The film was written and directed by David Ayer following extensive research, and much of the filming took place in the UK. Set towards the end of the second world war, it tells the story of Sargent Dan 'Wardaddy' Collier (Pitt) and his crew of a Sherman tank as they undertake a mission behind enemy lines. One of the tank crew was recently killed in action and they are joined by a new recruit Norman Ellison (Lerman). The film shows war thought the eyes of Ellison as he becomes brutalized as a result of his experiences. All the actors give a stunning performance in this loud and intense portrayal of the violence and ugliness of war. An authentic and memorable war film.

Gone Girl
Director: David Fincher
Certificate: 18
Cast Includes: Ben Affleck, Rosamund Pike
The film is based on, and is pretty much true to, the best selling book by Gillan Flynn. It is the fifth wedding anniversary of the Dunne's. Nick Dunne (Affleck) goes for a drive, and returns to find his wife Amy (Pike) is gone and the house ransacked. He reports her as missing to the police and initially he is treated with sympathy. However as time passes he becomes a prime suspect. The film is told in a broken time-line and we see in flashbacks that the marriage had started to fail. However is Nick guilty of murdering his wife? The film is a psychological thriller with the plot taking a sharp turn in the latter half of the film. This is an excellent, must see, movie.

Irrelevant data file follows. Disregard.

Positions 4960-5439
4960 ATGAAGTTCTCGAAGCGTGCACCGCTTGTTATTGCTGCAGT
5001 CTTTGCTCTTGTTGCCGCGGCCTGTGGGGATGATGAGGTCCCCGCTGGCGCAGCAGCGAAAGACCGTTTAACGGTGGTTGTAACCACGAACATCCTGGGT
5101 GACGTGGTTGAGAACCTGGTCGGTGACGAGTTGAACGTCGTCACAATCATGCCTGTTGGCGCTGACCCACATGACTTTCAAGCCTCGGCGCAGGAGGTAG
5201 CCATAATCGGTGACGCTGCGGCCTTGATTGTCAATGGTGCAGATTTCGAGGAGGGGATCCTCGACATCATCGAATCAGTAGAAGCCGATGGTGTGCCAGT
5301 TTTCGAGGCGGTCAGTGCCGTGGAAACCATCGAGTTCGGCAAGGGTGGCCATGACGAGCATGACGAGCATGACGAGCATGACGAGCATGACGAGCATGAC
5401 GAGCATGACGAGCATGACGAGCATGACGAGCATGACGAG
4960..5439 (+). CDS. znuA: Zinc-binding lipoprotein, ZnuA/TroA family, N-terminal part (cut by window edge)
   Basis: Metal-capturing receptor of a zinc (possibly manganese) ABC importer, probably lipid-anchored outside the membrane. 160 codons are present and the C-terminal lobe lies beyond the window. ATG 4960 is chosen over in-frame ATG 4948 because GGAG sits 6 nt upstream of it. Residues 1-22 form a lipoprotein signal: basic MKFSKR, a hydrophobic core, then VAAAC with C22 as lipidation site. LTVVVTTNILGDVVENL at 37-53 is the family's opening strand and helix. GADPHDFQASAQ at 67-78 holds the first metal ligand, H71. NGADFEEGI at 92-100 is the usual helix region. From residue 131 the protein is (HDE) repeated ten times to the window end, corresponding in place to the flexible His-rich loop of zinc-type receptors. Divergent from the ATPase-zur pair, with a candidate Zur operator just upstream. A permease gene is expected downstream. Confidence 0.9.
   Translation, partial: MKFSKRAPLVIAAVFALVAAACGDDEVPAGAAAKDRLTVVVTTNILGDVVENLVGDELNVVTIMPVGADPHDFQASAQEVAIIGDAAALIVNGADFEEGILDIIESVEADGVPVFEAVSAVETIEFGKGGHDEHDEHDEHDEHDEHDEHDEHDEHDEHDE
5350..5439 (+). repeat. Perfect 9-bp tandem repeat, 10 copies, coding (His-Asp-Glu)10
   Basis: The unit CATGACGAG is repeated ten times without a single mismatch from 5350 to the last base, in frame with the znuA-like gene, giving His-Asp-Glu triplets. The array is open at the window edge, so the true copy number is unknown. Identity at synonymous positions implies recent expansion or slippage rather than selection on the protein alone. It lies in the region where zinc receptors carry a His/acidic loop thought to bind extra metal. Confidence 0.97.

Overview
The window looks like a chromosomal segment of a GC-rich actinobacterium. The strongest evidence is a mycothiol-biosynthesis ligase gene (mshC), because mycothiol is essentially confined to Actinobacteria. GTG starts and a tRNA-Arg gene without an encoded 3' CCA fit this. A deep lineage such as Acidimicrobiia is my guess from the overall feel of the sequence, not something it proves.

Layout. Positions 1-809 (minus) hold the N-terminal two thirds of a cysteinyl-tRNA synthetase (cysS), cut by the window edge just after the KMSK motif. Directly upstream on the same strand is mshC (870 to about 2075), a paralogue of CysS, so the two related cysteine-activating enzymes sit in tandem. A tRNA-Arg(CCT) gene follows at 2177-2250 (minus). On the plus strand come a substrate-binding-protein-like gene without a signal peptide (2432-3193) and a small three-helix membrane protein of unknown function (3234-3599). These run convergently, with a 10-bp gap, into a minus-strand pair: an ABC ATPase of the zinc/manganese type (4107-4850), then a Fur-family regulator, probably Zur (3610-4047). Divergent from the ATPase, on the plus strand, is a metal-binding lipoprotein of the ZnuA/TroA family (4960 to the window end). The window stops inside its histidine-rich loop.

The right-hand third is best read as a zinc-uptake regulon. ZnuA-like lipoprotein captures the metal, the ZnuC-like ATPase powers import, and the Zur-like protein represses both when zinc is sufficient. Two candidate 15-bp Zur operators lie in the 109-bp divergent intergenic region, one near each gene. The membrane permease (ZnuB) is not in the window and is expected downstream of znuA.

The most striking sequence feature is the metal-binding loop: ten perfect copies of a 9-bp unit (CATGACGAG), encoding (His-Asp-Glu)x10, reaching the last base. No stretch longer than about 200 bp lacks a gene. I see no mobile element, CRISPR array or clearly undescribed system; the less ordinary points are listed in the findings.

Director: Alexandre Aja
Certificate: 15
Cast Includes: Daniel Radcliffe, Juno Temple, Kelli Garner, James Remar